Along Upper Panama Bay, western sandpipers and semipalmated plovers dig into mudflats lined by a tangle of mangrove trees. This 93-mile-long, five-million-acre area is a stopover site for two million migrating shorebirds a year. It’s highly prized by humans, too. Just down the beach from where the shorebirds forage for invertebrates, bulldozers are breaking ground for a new development slated to rise on what was once protected land. Now conservationists are racing to safeguard the region once more.
In April, after developers filed a lawsuit, Panama’s Supreme Court suspended the bay’s status as a conservation wildlife refuge, opening the door to mega-hotel and golf course construction. The court is withholding protection while it reviews the merits of the conservation designation and the developers’ suit—which charges that they weren’t consulted when the area was designated (something that isn’t required under Panamanian law). As Audubon went to print, there was no word on when the court would make a decision.
As a result, the Panama Audubon Society and a coalition of local and international environmental groups are pushing for safeguards to be reinstated for the critical habitat. “If those Panama wetlands are lost, then you break the chain of wetlands that you need for successful migrations,” says Rosabel Miro, Panama Audubon’s executive director. Many migrants, including whimbrels, short-billed dowitchers, and willets, travel from Alaska to overwinter in the Bay of Panama, or rest and refuel there before heading farther south.
Under Panamanian law, its wetlands are already protected, and their designation as a Wetland of International Importance under the Ramsar Convention (an international treaty on wetland conservation) in 2003 has raised their profile even more. In 2005 Upper Panama Bay, a globally significant IBA, was designated a part of the Western Hemisphere Shorebird Reserve Network, making development here that much more egregious.
“The decision has brought together several strong conservation organizations to fight this process,” says Matt Jeffery, senior program manager of Audubon’s International Alliances Program, which has helped Miro’s team conduct research on bird populations and ecosystem health in the bay and develop a conservation plan. In addition to Audubon Panama and 10 other non-governmental organizations like Wetlands International and The Nature Conservancy, a council of Panamanians representing 23 sectors, from churches to architects, has joined the cause. In August the association voted unanimously in favor of wetland protection because the ecosystem shelters the city and commerce.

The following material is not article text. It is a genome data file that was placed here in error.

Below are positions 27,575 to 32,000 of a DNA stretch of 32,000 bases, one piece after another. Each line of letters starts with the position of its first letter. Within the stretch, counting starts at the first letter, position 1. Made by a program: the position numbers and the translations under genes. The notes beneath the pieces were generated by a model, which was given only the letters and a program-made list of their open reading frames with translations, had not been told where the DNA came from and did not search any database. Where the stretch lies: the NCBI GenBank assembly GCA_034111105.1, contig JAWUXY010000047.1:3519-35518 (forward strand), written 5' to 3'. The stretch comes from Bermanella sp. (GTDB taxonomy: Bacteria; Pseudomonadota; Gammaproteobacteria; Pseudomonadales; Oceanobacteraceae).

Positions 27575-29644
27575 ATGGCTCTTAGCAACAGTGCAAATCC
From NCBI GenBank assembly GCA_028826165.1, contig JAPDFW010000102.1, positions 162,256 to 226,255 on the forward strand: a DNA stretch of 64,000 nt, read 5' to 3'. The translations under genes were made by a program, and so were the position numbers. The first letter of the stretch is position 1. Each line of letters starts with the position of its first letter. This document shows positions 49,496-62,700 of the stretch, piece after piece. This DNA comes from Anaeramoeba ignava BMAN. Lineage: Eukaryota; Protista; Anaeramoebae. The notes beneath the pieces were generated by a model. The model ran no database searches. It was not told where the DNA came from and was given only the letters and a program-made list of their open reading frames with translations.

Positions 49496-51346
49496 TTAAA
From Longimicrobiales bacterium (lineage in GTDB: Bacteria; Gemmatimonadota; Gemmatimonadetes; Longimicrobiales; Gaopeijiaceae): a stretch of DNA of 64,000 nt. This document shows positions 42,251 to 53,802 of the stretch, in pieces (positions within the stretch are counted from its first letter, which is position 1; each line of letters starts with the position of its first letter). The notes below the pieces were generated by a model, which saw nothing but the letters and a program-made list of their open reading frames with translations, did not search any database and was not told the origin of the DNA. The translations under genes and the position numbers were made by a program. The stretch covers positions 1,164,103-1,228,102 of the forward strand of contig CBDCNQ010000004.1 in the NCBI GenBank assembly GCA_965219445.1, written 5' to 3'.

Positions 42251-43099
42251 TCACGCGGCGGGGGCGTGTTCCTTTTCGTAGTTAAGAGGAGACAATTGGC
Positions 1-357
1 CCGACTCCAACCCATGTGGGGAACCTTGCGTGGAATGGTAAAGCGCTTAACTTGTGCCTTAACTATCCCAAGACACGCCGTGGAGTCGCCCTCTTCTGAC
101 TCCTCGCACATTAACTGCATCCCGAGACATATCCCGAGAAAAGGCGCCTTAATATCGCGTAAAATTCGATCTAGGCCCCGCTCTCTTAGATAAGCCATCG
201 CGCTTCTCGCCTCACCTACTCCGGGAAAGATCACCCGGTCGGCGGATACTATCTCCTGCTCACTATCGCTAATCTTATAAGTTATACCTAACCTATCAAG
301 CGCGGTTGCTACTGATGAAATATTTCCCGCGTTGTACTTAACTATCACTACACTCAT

Meanwhile, the groups are also enlightening residents on how the ecosystem feeds local fisheries and acts as a sponge, reducing flooding. On top of that, it mitigates problems associated with climate change, like sea-level rise. “Now that climate change is here, we must be prepared and we must protect our wetlands because they protect us,” says Miro.
Yet until the courts review the evidence and make a decision, development will continue unabated. “The big picture,” says Jeffery, “is that this is really dangerous precedent setting, not just for Panama but for the entire region.”
Visit audm.ag/SavePanama to voice your support for protecting Panama Bay’s wetlands.
This story originally ran in the November-December 2012 issue as "Battle of the Bay."